By Udeme Akpan and Perez Brisibe
WITH the introduction of Amnesty, training and capacity building of youths in the Niger Delta, expectations were high that the development would culminate in increased peace and end to vandalism, oil theft and illegal refining in the region.
But this has not been the case. Sweetcrude investigations showed that these continue to occur. The data obtained from Shell Petroleum Development Company Limited, leading oil and gas exploration and producing company with over 500,000 barrel per day output indicated that vandalism, oil theft and illegal refining continue to occur in the Niger Delta.
For instance, in January, February, March and April, this year, Shell recorded 10, eight, seven and two oil spill cases respectively. In January, February, March and April 2017, the company had recorded six, another six, 11 and eight cases respectively. The company attributed a bulk of the cases to sabotage.
Consequently, many pipelines dedicated to oil and gas operations have been crippled. Specifically, the facilities affected included Imo River pipeline, Adibawa flow station, Okordia-Rumuekpe Pipeline, Bomu-Bonny Pipeline, Nkali – Imo River 2 Pipeline, Gbaran Well 12T Flowline, Soku Well 14S Flowline, Imo River-Ogale Pipeline, Otamiri Wells 5L/S Flowline, NunRiver-Kolocreek Pipeline, Rumuekpe-Nkpoku Pipeline, Ukpeliede Manifold and Imo River Well 31S 6’’ Flowline.
The attacks have culminated in the loss of commercial crude oil and by extension revenue to stakeholders, including Shell and the government. The company expended huge resources to rehabilitate the facilities. They also spent funds to clean the polluted environment.
In its latest report, Shell indicated that: ‘’The Shell Petroleum Development Company of Nigeria Limited (SPDC) as operator of SPDC Joint Venture (SPDC-JV) facilities is committed to operating SPDC-JV facilities in a responsible manner with due regard for the environment. When spills occur from SPDC-JV facilities in the Niger Delta we respond as quickly as possible, no matter what their cause.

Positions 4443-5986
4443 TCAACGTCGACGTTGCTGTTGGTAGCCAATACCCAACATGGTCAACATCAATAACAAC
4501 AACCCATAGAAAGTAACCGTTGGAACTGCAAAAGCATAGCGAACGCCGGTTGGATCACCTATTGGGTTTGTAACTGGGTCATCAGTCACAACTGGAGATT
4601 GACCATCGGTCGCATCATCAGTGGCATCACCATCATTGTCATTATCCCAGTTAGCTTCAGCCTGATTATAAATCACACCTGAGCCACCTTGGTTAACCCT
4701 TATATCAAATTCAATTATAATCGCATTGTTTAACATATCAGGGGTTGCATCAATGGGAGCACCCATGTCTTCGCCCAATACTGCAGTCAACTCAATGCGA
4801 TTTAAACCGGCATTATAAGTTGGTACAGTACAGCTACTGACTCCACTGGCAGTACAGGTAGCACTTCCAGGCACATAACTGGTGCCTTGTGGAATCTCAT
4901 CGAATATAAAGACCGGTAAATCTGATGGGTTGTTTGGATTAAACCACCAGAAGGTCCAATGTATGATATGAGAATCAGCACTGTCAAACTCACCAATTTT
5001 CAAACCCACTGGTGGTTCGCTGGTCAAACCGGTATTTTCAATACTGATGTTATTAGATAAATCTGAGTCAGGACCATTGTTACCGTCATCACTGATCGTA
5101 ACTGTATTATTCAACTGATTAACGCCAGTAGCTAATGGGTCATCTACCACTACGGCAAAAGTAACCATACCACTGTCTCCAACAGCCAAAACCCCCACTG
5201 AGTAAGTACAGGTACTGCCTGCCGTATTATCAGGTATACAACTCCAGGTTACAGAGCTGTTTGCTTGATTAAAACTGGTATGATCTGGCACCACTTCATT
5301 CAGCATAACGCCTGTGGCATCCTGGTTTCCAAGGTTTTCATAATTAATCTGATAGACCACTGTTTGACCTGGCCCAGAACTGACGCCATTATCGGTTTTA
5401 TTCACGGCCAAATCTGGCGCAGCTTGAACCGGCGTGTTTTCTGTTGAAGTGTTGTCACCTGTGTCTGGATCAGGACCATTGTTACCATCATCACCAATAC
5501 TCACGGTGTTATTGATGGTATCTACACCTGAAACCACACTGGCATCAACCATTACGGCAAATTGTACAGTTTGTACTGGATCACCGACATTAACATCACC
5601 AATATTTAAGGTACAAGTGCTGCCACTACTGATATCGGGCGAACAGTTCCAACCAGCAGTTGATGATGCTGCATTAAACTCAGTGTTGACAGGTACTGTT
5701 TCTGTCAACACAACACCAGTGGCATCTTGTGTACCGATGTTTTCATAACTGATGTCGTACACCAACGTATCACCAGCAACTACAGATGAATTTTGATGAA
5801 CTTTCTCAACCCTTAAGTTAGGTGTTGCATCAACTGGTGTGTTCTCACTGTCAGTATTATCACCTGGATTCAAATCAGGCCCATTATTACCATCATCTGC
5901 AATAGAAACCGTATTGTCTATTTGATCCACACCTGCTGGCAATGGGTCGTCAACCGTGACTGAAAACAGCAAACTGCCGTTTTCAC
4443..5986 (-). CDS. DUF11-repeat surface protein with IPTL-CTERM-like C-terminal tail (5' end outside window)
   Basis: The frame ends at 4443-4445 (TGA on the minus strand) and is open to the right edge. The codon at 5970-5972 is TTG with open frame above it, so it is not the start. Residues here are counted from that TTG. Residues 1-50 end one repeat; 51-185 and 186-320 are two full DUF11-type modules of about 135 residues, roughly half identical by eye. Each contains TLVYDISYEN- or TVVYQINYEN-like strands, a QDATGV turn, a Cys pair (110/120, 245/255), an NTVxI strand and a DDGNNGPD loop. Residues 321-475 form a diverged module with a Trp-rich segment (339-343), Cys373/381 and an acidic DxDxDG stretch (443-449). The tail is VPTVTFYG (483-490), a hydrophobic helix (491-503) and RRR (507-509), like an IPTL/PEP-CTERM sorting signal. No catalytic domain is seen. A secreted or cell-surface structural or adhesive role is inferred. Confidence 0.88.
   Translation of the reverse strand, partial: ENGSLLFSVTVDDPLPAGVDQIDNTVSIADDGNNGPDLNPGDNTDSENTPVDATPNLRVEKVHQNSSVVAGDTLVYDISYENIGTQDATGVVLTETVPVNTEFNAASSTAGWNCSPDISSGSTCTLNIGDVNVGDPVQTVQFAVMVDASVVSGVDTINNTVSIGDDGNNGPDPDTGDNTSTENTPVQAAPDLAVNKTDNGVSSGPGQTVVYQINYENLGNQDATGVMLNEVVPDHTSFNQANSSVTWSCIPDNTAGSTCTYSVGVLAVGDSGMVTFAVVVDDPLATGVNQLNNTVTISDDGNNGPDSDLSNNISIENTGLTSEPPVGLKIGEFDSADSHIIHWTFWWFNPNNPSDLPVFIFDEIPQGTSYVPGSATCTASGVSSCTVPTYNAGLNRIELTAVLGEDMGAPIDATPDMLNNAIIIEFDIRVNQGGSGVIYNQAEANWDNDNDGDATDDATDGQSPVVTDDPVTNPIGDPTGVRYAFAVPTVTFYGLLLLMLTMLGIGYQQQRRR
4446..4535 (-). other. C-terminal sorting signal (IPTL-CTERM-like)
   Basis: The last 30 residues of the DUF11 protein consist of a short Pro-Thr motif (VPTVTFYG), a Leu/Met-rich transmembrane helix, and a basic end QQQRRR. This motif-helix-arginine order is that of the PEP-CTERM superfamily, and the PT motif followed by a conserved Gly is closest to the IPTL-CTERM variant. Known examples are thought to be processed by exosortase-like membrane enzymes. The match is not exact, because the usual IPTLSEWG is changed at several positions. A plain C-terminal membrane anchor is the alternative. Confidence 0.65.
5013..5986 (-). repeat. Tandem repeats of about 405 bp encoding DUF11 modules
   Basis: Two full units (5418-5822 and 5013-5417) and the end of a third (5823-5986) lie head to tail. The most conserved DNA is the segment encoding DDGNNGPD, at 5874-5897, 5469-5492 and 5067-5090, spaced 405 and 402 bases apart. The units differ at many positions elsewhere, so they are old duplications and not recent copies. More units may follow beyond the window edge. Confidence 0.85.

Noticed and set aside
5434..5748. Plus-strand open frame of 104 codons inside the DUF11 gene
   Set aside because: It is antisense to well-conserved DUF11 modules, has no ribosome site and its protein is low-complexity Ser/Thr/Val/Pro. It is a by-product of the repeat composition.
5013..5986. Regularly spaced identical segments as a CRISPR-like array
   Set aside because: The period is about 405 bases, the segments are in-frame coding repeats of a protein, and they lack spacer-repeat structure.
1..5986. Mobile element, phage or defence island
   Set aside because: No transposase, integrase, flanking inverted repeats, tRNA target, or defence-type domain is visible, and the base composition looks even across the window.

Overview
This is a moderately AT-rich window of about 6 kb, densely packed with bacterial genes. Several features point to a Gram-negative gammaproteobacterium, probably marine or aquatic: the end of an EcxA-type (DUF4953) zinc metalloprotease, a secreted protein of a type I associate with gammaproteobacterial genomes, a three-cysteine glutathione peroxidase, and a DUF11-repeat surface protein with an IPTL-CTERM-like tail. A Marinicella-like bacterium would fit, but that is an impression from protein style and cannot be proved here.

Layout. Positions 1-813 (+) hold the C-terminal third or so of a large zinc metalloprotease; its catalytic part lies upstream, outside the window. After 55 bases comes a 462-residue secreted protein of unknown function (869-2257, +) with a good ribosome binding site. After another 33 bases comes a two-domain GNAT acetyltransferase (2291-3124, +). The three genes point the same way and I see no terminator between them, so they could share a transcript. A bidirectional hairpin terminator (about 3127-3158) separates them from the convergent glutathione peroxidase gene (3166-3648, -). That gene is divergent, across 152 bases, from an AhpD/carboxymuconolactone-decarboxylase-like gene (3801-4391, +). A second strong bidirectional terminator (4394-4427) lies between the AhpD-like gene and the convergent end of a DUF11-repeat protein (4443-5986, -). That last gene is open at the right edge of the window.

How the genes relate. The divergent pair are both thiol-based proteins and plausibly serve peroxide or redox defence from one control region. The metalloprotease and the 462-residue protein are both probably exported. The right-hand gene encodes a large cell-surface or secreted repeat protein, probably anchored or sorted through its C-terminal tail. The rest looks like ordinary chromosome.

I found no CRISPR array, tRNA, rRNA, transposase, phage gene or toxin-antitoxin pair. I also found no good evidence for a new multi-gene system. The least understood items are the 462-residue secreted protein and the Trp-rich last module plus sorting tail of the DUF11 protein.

‘’Oil spills due to crude oil theft and sabotage of facilities, as well as illegal refining cause the most environmental damage from oil and gas operations in the Niger Delta. Irrespective of the cause, the SPDC JV cleans up and remediates areas affected by spills originating from its facilities.
‘’A key priority for Shell is to achieve the goal of no spills from its operations. No spill is acceptable and we work hard to prevent them. Regrettably, in addition to spills caused by criminal activity there were nine operational spills of more than 100 kg in volume from Shell companies in Nigeria facilities during 2017. This number is one more than the eight spills in 2016.
‘’SPDC has publicly reported oil spill statistics annually since 1995 in the Shell sustainability report and this website further enhances transparency on spills in Nigeria from SPDC-JV facilities. It tracks the progress of our spill response from when we learn about the leak to when clean-up is completed and certified by Regulators.”
Shell stated that: ‘’When a leak is identified, production is suspended and efforts made to contain any spilled oil. We regularly test our emergency spill response procedures and capability to ensure staff and contractors can respond rapidly to an incident. In line with government regulations, a Joint Investigation Visit (JIV) team visits the spill site to establish the cause and volume of oil spilled. The team comprises representatives of SPDC, regulators, government security agencies, state governments and communities sometimes with local NGOs as observers.